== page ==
In conclusion, we have shown that in the age of disinformation, an adversary no longer needs to tamper with traffic control systems, but can instead focus entirely on manipulating the drivers themselves to disrupt traffic in a city. More broadly, our study provides a new perspective on the security of critical infrastructure, demonstrating that vulnerabilities can emerge not only from the hardware and software, but also from the behavior of the individuals interacting with the system.


Definition 1

(\(f^*\)) Given a graph G, a set of rides R, and a traffic model M, the objective function \(f^*\) is computed as:

$$\begin{aligned} f^*(G,R,M) = \frac{1}{|R|} \sum _{r_i \in R} \frac{1}{\mathcal {T}(r_i,G,M)} \end{aligned}$$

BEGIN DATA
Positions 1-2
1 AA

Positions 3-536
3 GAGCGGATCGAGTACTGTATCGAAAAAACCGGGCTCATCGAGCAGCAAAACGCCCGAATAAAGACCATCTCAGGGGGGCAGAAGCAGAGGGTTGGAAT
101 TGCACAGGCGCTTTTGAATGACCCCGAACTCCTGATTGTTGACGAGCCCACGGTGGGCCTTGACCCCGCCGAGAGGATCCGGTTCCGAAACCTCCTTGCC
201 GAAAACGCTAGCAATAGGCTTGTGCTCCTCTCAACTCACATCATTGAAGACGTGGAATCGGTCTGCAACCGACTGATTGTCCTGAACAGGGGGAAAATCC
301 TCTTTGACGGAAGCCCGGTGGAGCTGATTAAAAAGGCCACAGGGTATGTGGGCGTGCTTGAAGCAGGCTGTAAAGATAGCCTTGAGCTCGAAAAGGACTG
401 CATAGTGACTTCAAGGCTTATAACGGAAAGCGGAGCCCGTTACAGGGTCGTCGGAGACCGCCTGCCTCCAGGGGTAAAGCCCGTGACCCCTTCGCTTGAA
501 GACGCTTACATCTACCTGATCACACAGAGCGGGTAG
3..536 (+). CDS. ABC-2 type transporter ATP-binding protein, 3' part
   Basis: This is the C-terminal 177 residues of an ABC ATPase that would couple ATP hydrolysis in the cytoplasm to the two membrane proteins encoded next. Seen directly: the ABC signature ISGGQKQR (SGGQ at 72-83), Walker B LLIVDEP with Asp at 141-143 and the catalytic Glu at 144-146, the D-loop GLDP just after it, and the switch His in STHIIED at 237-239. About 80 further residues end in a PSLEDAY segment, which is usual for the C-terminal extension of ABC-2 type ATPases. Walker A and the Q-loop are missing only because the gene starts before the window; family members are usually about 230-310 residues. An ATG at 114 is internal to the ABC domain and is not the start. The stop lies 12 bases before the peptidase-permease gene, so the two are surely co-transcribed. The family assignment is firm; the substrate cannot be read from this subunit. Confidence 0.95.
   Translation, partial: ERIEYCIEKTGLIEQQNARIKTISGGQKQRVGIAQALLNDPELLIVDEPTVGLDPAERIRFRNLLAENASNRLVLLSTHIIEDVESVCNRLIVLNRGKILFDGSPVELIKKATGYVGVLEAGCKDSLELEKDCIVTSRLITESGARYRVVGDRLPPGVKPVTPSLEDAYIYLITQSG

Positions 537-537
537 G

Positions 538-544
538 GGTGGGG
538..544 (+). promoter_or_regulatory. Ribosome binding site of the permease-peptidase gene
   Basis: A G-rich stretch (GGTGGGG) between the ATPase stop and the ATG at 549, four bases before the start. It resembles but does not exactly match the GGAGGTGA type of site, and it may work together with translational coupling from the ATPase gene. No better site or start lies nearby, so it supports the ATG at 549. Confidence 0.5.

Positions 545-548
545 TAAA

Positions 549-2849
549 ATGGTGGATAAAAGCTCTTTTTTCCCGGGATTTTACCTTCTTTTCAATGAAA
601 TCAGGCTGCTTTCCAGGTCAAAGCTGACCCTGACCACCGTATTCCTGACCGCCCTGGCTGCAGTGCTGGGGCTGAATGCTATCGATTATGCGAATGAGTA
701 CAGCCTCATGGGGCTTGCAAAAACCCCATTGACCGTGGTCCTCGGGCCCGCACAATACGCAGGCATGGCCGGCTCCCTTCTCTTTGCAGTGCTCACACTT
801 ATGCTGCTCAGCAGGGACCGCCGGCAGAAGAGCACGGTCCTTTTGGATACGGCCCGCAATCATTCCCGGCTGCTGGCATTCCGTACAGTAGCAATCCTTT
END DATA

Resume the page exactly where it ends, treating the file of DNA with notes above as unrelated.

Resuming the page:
where \(\mathcal {T}(r_i,G,M)\) is the time taken to complete the ride \(r_i \in R\) in the graph G according to the model M.

Definition 2

(\(M^\varnothing\)) Given a graph G, and a set of rides R where every ride \(r_i \in R\) travels from a starting node \(w^{start}_i \in V\) to a destination node \(w^{end}_i \in V\), the time of travel according to the simple traffic model \(M^\varnothing\) is:

$$\begin{aligned} \mathcal {T}(r_i,G,M^\varnothing ) = d_G(w^{start}_i,w^{end}_i) \end{aligned}$$

where \(d_G(w^{start}_i,w^{end}_i)\) is the number of edges on a shortest path between the two nodes, unless there exists no path between them, in which case \(d_G(w^{start}_i,w^{end}_i)=\infty\).

Road network generation